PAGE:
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The 860s decade ran from January 1, 860, to December 31, 869.
- 1 Events
- 1.1 860
- 1.2 861
- 1.3 862
- 1.4 863
- 1.5 864
- 1.6 865
- 1.7 866
- 1.8 867
- 1.9 868
- 1.10 869
- 2 Significant people
- 3 Births
- 4 Deaths
- 5 References
- June 18 – Byzantine–Rus' War: A fleet of about 200 Rus' vessels sails into the Bosphorus, and starts pillaging the suburbs of Constantinople. The raiders set homes on fire, and drown and kill the citizens. Unable to do anything to repel the invaders, Patriarch Photios I urges his flock to implore the Theotokos to save the Byzantine capital. Having devastated the suburbs, the Rus' Vikings pass into the Sea of Marmara and attack the Isles of the Princes, plundering the local monasteries.
- King Charles the Bald gives the order to build fortified bridges across the Seine and Loire Rivers, to protect Paris and the Frankish heartland against Viking raids. He hires the services of Weland, a Viking chieftain based on the Somme, to attack the Seine Vikings at their base on the Isle of Oissel. Weland besieges the Vikings—they offer him a huge bribe (6,000 pounds of silver) to let them escape.
- Summer – The Viking chieftains Hastein and Björn Ironside ravage upstream and move to Italy, sacking Luna (believing it to be Rome). They sail up the River Arno to sack the cities of Pisa and Fiesole (Tuscany).
- Summer – Viking raiders led by Weland sail to England and attack Winchester (the capital of Wessex), which is set ablaze. He spreads inland, but is defeated by West Saxon forces, who deprive him of all he has gained.
- December 20 – King Æthelbald of Wessex dies after a 2½-year reign. He is succeeded by his brother, sub-king Æthelberht of Kent, who becomes sole ruler of Wessex.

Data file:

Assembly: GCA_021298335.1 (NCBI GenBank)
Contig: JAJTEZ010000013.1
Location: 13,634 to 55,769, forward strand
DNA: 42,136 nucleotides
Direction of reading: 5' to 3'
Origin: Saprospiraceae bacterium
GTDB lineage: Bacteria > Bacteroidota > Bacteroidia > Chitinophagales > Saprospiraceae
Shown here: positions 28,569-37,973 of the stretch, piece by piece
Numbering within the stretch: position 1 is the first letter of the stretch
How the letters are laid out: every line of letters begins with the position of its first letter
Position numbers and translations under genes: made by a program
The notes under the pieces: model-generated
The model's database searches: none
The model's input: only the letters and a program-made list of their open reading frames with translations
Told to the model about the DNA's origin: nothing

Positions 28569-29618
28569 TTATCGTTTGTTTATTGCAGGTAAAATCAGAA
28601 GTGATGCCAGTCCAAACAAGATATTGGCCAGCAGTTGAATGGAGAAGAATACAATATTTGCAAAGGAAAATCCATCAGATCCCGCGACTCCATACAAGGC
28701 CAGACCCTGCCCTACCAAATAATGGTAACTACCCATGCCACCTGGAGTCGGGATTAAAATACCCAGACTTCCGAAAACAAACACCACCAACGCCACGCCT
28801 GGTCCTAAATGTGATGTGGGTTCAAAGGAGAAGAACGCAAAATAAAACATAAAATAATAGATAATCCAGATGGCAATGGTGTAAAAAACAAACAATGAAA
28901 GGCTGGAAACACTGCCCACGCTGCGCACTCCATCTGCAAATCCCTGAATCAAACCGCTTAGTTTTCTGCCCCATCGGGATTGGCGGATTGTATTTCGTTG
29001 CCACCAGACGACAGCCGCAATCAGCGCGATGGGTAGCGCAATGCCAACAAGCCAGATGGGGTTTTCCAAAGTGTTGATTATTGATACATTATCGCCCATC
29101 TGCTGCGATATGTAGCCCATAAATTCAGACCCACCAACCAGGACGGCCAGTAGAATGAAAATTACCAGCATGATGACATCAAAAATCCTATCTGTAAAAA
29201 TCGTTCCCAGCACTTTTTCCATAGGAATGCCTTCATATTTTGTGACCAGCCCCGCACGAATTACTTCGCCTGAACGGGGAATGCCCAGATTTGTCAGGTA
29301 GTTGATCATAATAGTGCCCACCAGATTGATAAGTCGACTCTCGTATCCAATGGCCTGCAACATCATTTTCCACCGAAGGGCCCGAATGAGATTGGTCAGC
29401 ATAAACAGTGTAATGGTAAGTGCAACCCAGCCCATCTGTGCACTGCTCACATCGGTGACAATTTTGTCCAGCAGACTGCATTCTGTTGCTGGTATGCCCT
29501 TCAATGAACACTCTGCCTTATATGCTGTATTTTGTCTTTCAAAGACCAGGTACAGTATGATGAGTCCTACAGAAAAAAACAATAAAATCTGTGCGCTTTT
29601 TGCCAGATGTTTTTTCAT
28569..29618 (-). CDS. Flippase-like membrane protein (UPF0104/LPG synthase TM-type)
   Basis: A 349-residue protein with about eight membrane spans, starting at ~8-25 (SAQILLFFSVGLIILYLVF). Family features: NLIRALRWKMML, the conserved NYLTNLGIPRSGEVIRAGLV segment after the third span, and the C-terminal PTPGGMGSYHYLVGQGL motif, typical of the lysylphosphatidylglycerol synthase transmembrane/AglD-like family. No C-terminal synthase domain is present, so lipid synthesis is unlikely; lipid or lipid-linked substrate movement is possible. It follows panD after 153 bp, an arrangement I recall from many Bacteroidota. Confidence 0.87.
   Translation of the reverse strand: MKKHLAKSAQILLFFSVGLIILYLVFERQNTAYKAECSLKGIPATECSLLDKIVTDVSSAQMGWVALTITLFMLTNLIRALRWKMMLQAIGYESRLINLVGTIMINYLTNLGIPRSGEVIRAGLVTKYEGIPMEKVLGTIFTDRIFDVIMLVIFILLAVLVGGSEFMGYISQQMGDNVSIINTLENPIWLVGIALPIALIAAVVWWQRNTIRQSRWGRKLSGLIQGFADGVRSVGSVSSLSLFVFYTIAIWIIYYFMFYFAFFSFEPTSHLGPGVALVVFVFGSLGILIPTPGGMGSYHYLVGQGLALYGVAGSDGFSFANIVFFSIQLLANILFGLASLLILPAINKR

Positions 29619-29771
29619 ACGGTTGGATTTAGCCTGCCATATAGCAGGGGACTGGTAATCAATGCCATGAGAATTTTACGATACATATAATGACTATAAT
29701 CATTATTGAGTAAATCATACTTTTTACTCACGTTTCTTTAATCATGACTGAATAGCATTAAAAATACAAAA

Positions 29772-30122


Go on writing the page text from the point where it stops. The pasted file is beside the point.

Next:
- Muhammad I, Umayyad emir of Córdoba, invades Pamplona (Pyrenees), and captures Crown Prince Fortún Garcés in Milagro, along with his daughter Onneca Fortúnez, and takes them as hostages to Córdoba.
- Lusterware tiles, that decorated the mihrab of the Mosque of Uqba at Kairouan (modern Tunisia), are made (approximate date).
- The Japanese alphabet Hiragana becomes more popular in Japan. The phonetic alphabet will be further simplified, and reduced to 51 basic characters (approximate date).
- Byzantine missionaries Cyril and Methodius arrive in Khazaria.
- Michael I succeeds Sophronius I, as patriarch of Alexandria.
- March – Robert the Strong is appointed margrave of Neustria by King Charles the Bald. He re-establishes the Breton March, and extends his remit by campaigning against Salomon, duke 'king' of Brittany. Robert hires a combined Seine-Loire fleet for 6,000 pounds of silver, 'before Salomon can ally with them against him'. In return, Salomon enlists 12 Viking ships under the command of Hastein, to raid the county of Maine, which, with Anjou, becomes squeezed between Brittany and Neustria.
- Spring – Council of Constantinople, attended by 318 fathers and presided over by papal legates confirms Photius the Great as patriarch and passes 17 canons.
- Carloman, eldest son of King Louis the German, revolts against his father. He is captured, but manages to escape to the Ostmark (or 862).
- Summer – Viking raiders sack the cities of Paris, Cologne, Aachen, Worms and Toulouse.
- December 11 – Caliph al-Mutawakkil is murdered by his Turkish guard, starting the period of troubles known as the "Anarchy at Samarra" (861–870). He is succeeded by his son Al-Muntasir, as ruler of the Abbasid Caliphate.